The Great Mozart
Like many others, my friend Alex and I were only too happy to brave
the chilly (yet thankfully, dry) November afternoon to journey to
St. George’s Cathedral for our first ever Kingston Symphony
Association performance: The Great Mozart Hunt. And I am pleased
to report that with its blend of mystery, comedy, and of course
plenty of lollipop-like Mozart favorites, the performance we enjoyed
was well worth our chilly fingers and wind-swept hair.
I confess that I am no expert when it comes to classical music.
After several years of music training, I pride myself on my ability
to differentiate Mozart from Madonna; however, when it comes to
the finer points of analysis, I can offer only a little more insight
than a hearing-impaired ostrich. So please bear with me.
After a short musical interlude, including a few bars from Eine
Kleine Nachtmusik, renowned Canadian bassoonist George Zukerman
started the afternoon off with the words, “you really must
take pity on the bassoon players of the world!” And I did.
Who ever pays attention to the bassoon, anyway? It always seems
to be hidden away at the back, pumping out those essential, yet
rather mundane bass lines while the strings bleed out the melody.
To me, the bassoon implied the angry grandfather on my cherished
Peter and the Wolf story-tape… and no more.
So you can imagine my surprise when Zukerman teamed up with Oboist
Barbara Bolt for Mozart’s beautiful Divertimento in F Major,
an unhurried, daydreamy gem that swept me into a euphoric stupor
and left me spouting images of warm summer afternoons spent napping
in the park. It was what I consider ‘good for the soul’
music: beautiful and unpretentious.
Between pieces, of course, my intellectual coma could not have
been more amusingly stirred than by actor Ron Hadler. Sporting period
dress and a wide array of accents, Hadler’s energetic performance
added just the right balance of comic relief and interesting fact
to the performance. A man of many faces, he began the afternoon
as a hired private investigator, and by the end of the show had
portrayed a total of nine different characters, including Wolfgang
Amadeus himself. Because of his rapid character shifts and thick,
often inconsistent accents, I did find him difficult to understand
at times; however, I still found his obvious passion for the roles
to be contagious, and enjoyed his parts immensely.
Although I adored all of the musical works (particularly the brilliantly
horrible Musical Joke, a childhood favourite of mine), the real
concerto star of the show was, without doubt, Mozart’s Concerto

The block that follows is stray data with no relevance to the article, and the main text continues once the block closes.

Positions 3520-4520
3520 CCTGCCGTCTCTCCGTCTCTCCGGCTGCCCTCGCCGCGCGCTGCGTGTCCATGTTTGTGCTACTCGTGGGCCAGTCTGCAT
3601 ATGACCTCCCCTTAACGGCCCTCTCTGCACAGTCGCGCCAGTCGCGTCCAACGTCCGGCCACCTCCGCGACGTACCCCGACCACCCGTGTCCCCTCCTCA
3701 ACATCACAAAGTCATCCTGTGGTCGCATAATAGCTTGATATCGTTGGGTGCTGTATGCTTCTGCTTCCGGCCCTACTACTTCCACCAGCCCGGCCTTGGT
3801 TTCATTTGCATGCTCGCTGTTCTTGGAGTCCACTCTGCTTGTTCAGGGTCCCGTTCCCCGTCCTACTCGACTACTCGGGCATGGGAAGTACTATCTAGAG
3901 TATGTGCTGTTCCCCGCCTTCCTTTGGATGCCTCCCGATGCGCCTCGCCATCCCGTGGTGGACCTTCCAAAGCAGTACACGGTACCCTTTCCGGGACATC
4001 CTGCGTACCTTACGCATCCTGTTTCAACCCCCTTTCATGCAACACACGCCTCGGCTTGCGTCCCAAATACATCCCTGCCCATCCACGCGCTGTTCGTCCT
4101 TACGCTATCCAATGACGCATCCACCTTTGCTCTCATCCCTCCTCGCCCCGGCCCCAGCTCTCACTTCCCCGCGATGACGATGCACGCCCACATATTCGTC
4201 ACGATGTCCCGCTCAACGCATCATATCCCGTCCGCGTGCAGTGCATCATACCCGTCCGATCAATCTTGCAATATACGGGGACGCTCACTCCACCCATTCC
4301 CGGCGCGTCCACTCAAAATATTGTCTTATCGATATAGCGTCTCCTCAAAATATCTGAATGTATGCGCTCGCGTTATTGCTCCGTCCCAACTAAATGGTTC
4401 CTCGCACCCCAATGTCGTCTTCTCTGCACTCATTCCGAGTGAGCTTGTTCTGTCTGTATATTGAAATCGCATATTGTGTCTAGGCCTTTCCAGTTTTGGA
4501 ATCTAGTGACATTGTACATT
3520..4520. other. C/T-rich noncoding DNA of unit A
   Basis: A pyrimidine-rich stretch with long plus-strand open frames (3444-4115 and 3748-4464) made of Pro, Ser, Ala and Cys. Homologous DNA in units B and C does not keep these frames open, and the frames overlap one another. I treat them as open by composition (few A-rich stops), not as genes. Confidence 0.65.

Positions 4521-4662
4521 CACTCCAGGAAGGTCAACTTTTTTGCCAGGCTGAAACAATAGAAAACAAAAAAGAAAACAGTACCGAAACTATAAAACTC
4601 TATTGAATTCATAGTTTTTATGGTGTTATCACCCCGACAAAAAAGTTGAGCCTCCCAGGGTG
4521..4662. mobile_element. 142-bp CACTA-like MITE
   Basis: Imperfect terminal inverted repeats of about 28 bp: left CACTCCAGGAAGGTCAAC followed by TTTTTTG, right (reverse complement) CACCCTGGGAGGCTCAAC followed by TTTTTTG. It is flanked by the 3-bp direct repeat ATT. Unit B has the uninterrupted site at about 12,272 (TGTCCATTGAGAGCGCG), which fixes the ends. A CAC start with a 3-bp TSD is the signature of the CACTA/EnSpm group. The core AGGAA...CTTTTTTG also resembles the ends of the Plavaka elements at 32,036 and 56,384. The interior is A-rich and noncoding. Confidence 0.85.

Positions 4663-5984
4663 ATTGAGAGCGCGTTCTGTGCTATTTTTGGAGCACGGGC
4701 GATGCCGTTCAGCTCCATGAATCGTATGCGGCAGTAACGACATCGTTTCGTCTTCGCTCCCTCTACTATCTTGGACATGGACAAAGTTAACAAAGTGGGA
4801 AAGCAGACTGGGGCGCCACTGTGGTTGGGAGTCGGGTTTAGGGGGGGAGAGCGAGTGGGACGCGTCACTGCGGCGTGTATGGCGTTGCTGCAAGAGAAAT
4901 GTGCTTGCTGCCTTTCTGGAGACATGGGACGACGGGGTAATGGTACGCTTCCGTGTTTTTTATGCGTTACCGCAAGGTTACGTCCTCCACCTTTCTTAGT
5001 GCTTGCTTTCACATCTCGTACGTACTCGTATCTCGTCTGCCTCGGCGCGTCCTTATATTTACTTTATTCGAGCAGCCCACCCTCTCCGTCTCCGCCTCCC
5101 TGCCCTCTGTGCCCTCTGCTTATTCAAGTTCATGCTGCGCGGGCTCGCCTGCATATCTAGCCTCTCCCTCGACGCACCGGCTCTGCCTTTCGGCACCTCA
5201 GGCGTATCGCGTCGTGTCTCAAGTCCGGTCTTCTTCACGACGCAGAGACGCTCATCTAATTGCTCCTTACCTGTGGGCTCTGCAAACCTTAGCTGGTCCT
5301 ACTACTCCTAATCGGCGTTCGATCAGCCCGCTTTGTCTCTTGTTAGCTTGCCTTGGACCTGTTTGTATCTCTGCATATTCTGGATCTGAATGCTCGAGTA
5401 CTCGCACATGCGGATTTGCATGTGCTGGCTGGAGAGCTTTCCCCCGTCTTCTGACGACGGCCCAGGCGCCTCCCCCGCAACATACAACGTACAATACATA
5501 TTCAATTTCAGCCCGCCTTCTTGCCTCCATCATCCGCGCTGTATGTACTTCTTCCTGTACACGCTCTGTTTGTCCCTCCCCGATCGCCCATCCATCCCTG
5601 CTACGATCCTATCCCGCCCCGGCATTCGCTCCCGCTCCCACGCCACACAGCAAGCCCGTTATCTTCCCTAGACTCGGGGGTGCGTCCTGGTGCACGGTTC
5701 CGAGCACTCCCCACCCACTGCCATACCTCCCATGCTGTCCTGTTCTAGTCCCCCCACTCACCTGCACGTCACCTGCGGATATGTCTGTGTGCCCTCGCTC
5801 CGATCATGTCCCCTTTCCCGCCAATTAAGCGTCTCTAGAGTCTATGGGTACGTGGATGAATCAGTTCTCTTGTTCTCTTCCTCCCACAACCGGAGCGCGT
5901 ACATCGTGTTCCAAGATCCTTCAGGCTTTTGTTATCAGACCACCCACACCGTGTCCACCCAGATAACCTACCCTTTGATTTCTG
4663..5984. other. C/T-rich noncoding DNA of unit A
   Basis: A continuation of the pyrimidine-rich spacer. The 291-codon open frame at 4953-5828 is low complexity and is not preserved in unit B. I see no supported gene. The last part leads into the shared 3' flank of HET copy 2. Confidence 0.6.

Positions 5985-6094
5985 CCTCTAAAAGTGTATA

Number 1 in B Flat Major. Never before have I heard a bassoon sound
so jubilant, neither have a seen a bassoon player move his fingers
so quickly. The orchestra’s entries during the allegro were
majestic and warm, filling the cathedral with an audible glow. The
Adagio - my favourite part—was sweet, pastoral and contemplative,
filling my mind with memories of Thanksgiving hikes through the
country and the mixed smell of freshly-fallen leaves and mom’s
pumpkin pie. (Of course, in true un-Kingstonly fashion, the autumn
afternoon I envisioned had not one drop of rain.) I was sad to hear
the Adagio go as the piece slipped into the rondo and then the finale.
Zukerman performed his lead role brilliantly, with only a few forgivable
fingering and tuning errors towards the end of the lengthy work.
I left St. George’s that afternoon with a grin on my face,
a spring in my step, and an entirely new take on the bassoon. I
would like to give a huge bear-hug thank-you to Mr. Zukerman, as
well as actor Ron Hadler, guest conductor Michel Brousseau and the
wonderful Kingston symphony artists. Thanks to you, not only did
I pass a wonderful Sunday afternoon, I left knowing a little more
about poor Amadeus’ history, and will continue my musical
education with a newfound respect for the big bassoon.
by Sylvia Blake
Sylvia is in her third year as a Political Studies major at Queen's
University. She grew up in Georgetown, Ontario, where she throughly
enjoyed taking in the local music scene, through chamber orchestra
work in the Georgetown Bach Chorale, teaching piano, and as
many musical activities as possible at her high school. When not
Sylvia enjoys her work as a writer/researcher and producer for CFRC
and organist for Saint Matthew's United church.